And finally, if your BMI rests in the "obese" category prior to pregnancy (a BMI of 30 or more), 11 to 19 pounds of pregnancy weight is the recommended range. Dr. Rahman agrees, adding that aside from the negative health risks already mentioned, "babies can end up being bigger than expected (large for gestational age which is considered > 90 percent or more than 4000g at term for instance) and this can lead to issues with delivery and damage at the time of delivery and bleeding postpartum (hemorrhage)." Dr. Rahman goes on to add that, "Babies can have transient low blood sugar and, in some cases, bigger babies have been associated with childhood obesity which has its own risks! So while we can give in to our cravings in pregnancy, we still need monitor ourselves to ensure a healthy outcome!"

As far as how many more calories you need to provide for your growing baby, The American Pregnancy Association (APA) suggests as little as 300 extra calories (up to 450) during the second and third trimester for a pregnant woman who would typically consume an average amount of daily calories. This means, according to EatRight.Org, the first trimester doesn't require additional calories and the foods should be nutrient-dense, such as whole grains, lean protein, fruits and vegetables.

In terms of other health risks associated with weight gain, Dr. Julie Scott, an OB-GYN and medical director of labor and delivery at University of Colorado Hospital, tells Parenting that high cholesterol (which can lead to potentially life-threatening hypertension) plays a part in a woman's pregnancy health, too. Regardless of weight, your cholesterol may be higher during pregnancy because your baby uses that cholesterol for healthy brain and limb development. "We don't often actively treat high cholesterol in pregnant women unless there are extreme concerns for cardiovascular risk," Scott says, adding that "pregnancy is a small window of time in a woman's life, and the potential to cause harm to the fetus must be weighed." Again, the best remedy for better LDL and HDL numbers is to stick to a well-balanced meal plan.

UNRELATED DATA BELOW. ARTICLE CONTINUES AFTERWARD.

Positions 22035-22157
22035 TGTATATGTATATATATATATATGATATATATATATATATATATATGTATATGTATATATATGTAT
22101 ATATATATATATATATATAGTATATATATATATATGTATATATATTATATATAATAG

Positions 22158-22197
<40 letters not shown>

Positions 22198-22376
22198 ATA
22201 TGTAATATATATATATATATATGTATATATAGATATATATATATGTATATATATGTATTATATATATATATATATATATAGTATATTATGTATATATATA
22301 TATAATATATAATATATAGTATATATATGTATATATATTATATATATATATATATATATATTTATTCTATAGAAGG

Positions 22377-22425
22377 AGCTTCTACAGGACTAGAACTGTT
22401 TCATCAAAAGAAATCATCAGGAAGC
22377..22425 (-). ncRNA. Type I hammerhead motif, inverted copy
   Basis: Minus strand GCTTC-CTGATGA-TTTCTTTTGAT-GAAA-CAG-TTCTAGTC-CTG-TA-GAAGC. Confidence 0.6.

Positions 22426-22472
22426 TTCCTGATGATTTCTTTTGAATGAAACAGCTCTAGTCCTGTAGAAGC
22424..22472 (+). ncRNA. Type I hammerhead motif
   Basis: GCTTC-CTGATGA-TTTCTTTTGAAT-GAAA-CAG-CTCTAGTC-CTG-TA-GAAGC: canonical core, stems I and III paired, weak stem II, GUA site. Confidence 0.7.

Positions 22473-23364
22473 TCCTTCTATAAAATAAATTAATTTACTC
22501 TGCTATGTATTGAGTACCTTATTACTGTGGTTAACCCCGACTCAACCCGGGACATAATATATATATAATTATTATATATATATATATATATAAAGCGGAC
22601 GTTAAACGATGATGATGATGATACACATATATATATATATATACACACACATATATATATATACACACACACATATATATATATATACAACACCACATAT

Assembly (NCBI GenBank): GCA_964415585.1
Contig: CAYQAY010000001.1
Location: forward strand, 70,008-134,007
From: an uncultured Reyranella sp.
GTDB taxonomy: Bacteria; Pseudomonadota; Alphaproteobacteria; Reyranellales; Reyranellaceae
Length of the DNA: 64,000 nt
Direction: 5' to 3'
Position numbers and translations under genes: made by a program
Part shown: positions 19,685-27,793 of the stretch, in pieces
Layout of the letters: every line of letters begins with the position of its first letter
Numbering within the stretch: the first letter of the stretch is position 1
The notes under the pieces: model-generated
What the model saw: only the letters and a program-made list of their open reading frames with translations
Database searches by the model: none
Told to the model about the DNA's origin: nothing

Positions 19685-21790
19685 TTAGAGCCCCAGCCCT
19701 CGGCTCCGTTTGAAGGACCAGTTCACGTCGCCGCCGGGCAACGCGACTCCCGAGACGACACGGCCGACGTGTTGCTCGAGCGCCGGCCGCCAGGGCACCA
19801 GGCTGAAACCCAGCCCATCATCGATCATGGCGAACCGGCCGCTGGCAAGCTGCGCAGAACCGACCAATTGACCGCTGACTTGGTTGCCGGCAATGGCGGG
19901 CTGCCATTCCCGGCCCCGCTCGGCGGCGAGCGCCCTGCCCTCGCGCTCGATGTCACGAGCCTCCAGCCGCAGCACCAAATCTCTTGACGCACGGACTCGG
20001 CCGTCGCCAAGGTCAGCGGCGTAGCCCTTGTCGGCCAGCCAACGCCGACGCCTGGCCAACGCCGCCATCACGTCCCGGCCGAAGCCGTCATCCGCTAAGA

Regardless of what the scale says, there's no such thing as an "ideal" body weight, pregnant or otherwise. And a person's weight is never an indication of their health, so it's impossible to look at a pregnant woman and automatically know whether or not she's experiencing pregnancy complications. Gaining "too much" weight during pregnancy doesn't necessarily mean you will experience any negative side effects, or put you and your future baby at risk. Likewise, your pre-pregnancy weight doesn't always dictate your pregnancy's outcome. Every woman and every body is different, so talk to your doctor if you're concerned with the amount of weight you've put on and/or how weight might affect your pregnancy.

Check out Romper's new video series, Bearing The Motherload, where disagreeing parents from different sides of an issue sit down with a mediator and talk about how to support (and not judge) each other’s parenting perspectives. New episodes air Mondays on Facebook.